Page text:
Brandeis will continue using the “preponderance of the evidence” standard in adjudicating sexual assault cases, despite new guidelines from the Department of Education (DOE) which roll back Obama-era requirements for schools to use this standard—the lowest standard of proof—in deciding guilt.
In a 2011 “Dear Colleague” letter, the Obama administration warned universities to get more serious about investigating sexual assault or face loss of federal funding. They mandated schools use “preponderance of the evidence,” in evaluating these cases, which means it is “more likely than not” that an assault occurred. The updated guidelines permit schools to continue using this rule or switch to the more stringent “clear and convincing,” standard, which means it is “substantially likely” the event occurred.
The DOE, under Secretary Betsy DeVos, has been evaluating the Title IX system. This summer, administrators met with sexual assault activists and groups advocating for rights of accused students, who say polices have skewed too far in favor of the alleged victims. “The failed system has clearly pushed schools to overreach,” said DeVos in a speech.
Activists have criticized DeVos’ moves and said confusion surrounding the new standards could discourage more students from reporting assaults.
The September announcement consists a packet of information on how schools should address sexual assault cases, which includes the new flexibility in standards and discussion of “what constitutes an equitable investigation?”
“We have reviewed the interim guidance issued by the DOE and have determined that Brandeis’ current policies and practices are in compliance. At this time, we do not plan on making any changes,” said Andrew Flagel, senior vice president for students and enrollment, in a statement to The Hoot.
Other universities have stated they will not alter their standard of proof, including Tufts and Yale. Connecticut is one of several states whose law mandates use of the preponderance of the evidence standard. Harvard said it is “reviewing” the guidelines, but its Title IX office “know[s] of no current plan to change the standard of evidence,” according the Harvard Crimson.
A footnote in the DOE packet and articles in many news outlets have referenced a Title IX case involving Brandeis. In 2014, a student (J.C.) filed sexual misconduct claims against his ex-boyfriend (John Doe), alleging that Doe initiated non-consensual sexual acts throughout the relationship.
Doe was found guilty on four out of 12 counts of misconduct and received a “Disciplinary Warning” on his academic record. He later filed suit against Brandeis, claiming it deprived him of his rights during the process.
In March 2016, a judge criticized Brandeis’ policies at that time, saying it denied Doe “basic fairness” by not allowing him to know the full charge against him, to cross-examine his accuser or to have a copy of the final report before the sanctions phase or when filing an appeal. Judge Saylor expressed concern with the concept of a Special Examiner’s Process (SEP), whereby “the Special Examiner was simultaneously the investigator, the prosecutor, and the judge who determined guilt.”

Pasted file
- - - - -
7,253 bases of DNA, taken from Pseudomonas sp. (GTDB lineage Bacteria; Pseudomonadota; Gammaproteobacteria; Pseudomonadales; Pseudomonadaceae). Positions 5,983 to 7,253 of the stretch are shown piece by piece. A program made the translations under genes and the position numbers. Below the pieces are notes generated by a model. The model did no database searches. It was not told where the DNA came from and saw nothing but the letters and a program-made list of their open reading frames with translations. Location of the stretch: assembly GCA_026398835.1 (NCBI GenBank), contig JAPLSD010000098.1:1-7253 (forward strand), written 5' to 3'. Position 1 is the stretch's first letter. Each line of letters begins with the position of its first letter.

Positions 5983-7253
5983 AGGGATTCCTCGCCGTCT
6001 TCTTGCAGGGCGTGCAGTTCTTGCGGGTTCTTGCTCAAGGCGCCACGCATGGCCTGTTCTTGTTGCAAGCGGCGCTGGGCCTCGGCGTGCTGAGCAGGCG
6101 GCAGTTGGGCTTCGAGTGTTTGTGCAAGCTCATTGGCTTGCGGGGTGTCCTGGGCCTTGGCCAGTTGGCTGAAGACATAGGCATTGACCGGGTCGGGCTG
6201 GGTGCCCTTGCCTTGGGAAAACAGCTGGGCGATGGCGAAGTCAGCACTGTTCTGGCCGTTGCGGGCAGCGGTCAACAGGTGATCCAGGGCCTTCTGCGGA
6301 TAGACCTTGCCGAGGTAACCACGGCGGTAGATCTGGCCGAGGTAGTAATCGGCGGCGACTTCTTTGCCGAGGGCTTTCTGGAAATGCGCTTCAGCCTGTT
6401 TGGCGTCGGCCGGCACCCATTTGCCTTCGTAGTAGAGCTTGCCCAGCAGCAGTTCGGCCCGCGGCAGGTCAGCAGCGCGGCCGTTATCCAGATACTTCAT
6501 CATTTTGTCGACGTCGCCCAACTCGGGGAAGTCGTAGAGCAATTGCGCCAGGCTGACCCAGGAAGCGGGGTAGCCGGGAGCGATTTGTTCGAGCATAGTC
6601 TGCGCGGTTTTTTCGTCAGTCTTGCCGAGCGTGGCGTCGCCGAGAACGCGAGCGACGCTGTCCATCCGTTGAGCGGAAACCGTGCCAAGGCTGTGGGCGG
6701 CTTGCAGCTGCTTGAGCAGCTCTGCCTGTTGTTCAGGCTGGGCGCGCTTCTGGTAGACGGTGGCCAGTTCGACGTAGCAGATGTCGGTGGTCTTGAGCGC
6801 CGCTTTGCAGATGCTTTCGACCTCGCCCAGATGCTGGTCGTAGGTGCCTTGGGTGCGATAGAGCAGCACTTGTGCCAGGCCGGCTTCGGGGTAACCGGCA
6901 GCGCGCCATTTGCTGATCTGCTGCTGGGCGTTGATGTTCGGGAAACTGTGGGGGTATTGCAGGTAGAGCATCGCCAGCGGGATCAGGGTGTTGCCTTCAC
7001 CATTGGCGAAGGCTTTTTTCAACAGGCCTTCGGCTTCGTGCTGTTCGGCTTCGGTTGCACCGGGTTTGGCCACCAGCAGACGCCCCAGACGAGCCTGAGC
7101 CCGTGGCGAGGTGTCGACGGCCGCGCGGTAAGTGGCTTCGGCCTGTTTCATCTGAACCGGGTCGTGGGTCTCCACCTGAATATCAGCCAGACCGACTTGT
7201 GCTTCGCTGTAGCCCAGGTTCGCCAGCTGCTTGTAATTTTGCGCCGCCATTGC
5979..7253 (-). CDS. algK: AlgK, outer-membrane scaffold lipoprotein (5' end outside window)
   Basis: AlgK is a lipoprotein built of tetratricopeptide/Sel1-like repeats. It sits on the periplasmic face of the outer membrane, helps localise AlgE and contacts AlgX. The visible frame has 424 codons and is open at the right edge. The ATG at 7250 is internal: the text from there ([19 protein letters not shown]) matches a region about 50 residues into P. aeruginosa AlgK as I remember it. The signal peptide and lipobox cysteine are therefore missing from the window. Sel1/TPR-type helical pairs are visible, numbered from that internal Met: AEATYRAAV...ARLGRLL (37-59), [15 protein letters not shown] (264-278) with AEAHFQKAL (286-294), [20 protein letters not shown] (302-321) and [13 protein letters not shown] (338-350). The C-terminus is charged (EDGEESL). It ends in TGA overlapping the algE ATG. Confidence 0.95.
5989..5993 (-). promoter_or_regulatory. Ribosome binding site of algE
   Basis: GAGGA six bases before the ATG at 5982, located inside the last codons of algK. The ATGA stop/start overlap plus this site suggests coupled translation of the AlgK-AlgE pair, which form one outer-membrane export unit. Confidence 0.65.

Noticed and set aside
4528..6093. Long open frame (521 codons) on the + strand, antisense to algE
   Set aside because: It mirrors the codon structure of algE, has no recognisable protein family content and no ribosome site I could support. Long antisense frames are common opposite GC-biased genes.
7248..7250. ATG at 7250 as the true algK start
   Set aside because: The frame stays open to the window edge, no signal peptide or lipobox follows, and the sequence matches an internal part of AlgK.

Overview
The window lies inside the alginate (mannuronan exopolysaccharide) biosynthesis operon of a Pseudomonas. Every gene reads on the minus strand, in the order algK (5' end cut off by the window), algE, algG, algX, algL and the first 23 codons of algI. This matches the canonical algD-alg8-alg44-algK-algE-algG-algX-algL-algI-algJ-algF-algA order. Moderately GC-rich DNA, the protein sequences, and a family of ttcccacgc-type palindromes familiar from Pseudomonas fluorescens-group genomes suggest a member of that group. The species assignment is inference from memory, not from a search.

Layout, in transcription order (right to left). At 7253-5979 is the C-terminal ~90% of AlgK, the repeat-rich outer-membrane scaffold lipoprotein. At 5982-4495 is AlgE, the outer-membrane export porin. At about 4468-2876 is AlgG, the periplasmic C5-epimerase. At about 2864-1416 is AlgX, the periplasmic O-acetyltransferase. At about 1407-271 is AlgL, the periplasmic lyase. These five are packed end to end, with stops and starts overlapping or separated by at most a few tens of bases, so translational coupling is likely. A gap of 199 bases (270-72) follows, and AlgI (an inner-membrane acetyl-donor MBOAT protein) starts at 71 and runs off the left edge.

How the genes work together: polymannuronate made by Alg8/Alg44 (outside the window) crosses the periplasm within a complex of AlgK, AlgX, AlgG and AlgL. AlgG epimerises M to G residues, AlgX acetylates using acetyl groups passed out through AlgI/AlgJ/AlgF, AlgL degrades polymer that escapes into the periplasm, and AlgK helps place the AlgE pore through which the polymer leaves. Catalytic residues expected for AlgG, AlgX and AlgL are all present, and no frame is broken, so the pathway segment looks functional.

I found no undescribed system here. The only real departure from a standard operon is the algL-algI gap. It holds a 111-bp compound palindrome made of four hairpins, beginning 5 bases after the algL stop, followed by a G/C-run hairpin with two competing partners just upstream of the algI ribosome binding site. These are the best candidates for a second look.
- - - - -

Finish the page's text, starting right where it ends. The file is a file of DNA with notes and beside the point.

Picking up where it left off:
Brandeis’ 2012-13 edition of Rights and Responsibilities introduced the SEP for gender-based offenses, as an outside lawyer who would interview witnesses, collect evidence and make a ruling. Brandeis has since updated the process, and now the SE makes a recommendation, but a separate “Outcomes Administrator” determines guilt or innocence. Accused students are now allowed to have an advisor and are given a copy of the examiner’s report before the OA rules.
An analysis of “Doe” from the law firm Goodwin Procter suggested the decision may impact schools’ implementation of the “Dear Colleague” letter.
“Brandeis did not expressly defend its procedures on the ground that they were required by Title IX; the court recognized, however, that the loosening of due process protections at Brandeis and elsewhere ‘has been substantially spurred’ by the Dear Colleague Letter,” it says. “But other than the lower preponderance standard, which the court found ‘not problematic, standing alone,’…most of the procedural changes adopted by Brandeis, including the deprivation of a hearing and of an effective appeal, were not required by the Dear Colleague.”
The analysis said Doe demonstrates how courts “may be growing wary of universities’ overbroad interpretation of the Dear Colleague Letter.”
In a Sept. 24 campus wide email, Brandeis initially did not specify what it planned to do regarding the DOE announcement. “I want to assure our community that our commitment to preventing, reducing, and ultimately eliminating sexual misconduct on our campus remains unwavering and unchanged,” the message, signed by Flagel, reads. “We will continue to use investigative processes that demonstrate the highest standards of fairness and accountability.”
This email also notes the Brandeis Task Force on Sexual Violence reviews Brandeis’ efforts and policies related to sexual violence, including “compliance with state and national policies.” Members will likely discuss the DOE guidance, Flagel told The Hoot, though he emphasized the task force “operates independently.”